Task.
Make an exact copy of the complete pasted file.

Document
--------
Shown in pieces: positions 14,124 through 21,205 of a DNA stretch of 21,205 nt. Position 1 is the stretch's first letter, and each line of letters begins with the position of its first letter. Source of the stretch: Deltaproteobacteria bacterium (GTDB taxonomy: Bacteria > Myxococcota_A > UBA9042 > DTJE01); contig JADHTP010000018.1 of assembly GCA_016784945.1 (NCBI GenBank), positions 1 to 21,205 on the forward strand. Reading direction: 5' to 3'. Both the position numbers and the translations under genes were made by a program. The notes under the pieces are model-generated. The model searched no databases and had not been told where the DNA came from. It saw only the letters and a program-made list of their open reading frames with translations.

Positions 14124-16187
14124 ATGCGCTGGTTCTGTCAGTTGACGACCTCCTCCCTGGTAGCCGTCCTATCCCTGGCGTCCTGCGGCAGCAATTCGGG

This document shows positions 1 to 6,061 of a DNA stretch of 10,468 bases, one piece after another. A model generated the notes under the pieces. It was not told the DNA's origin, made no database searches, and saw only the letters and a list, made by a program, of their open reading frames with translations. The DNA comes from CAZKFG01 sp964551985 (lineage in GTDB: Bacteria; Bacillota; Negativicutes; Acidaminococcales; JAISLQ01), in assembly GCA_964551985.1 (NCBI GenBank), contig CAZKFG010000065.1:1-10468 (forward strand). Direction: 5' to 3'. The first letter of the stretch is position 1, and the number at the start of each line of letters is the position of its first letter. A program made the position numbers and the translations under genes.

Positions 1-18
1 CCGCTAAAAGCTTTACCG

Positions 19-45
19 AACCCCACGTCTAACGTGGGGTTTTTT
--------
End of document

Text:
Shown in pieces: positions 14,124 through 21,205 of a DNA stretch of 21,205 nt. Position 1 is the stretch's first letter, and each line of letters begins with the position of its first letter. Source of the stretch: Deltaproteobacteria bacterium (GTDB taxonomy: Bacteria > Myxococcota_A > UBA9042 > DTJE01); contig JADHTP010000018.1 of assembly GCA_016784945.1 (NCBI GenBank), positions 1 to 21,205 on the forward strand. Reading direction: 5' to 3'. Both the position numbers and the translations under genes were made by a program. The notes under the pieces are model-generated. The model searched no databases and had not been told where the DNA came from. It saw only the letters and a program-made list of their open reading frames with translations.

Positions 14124-16187
14124 ATGCGCTGGTTCTGTCAGTTGACGACCTCCTCCCTGGTAGCCGTCCTATCCCTGGCGTCCTGCGGCAGCAATTCGGG

This document shows positions 1 to 6,061 of a DNA stretch of 10,468 bases, one piece after another. A model generated the notes under the pieces. It was not told the DNA's origin, made no database searches, and saw only the letters and a list, made by a program, of their open reading frames with translations. The DNA comes from CAZKFG01 sp964551985 (lineage in GTDB: Bacteria; Bacillota; Negativicutes; Acidaminococcales; JAISLQ01), in assembly GCA_964551985.1 (NCBI GenBank), contig CAZKFG010000065.1:1-10468 (forward strand). Direction: 5' to 3'. The first letter of the stretch is position 1, and the number at the start of each line of letters is the position of its first letter. A program made the position numbers and the translations under genes.

Positions 1-18
1 CCGCTAAAAGCTTTACCG

Positions 19-45
19 AACCCCACGTCTAACGTGGGGTTTTTT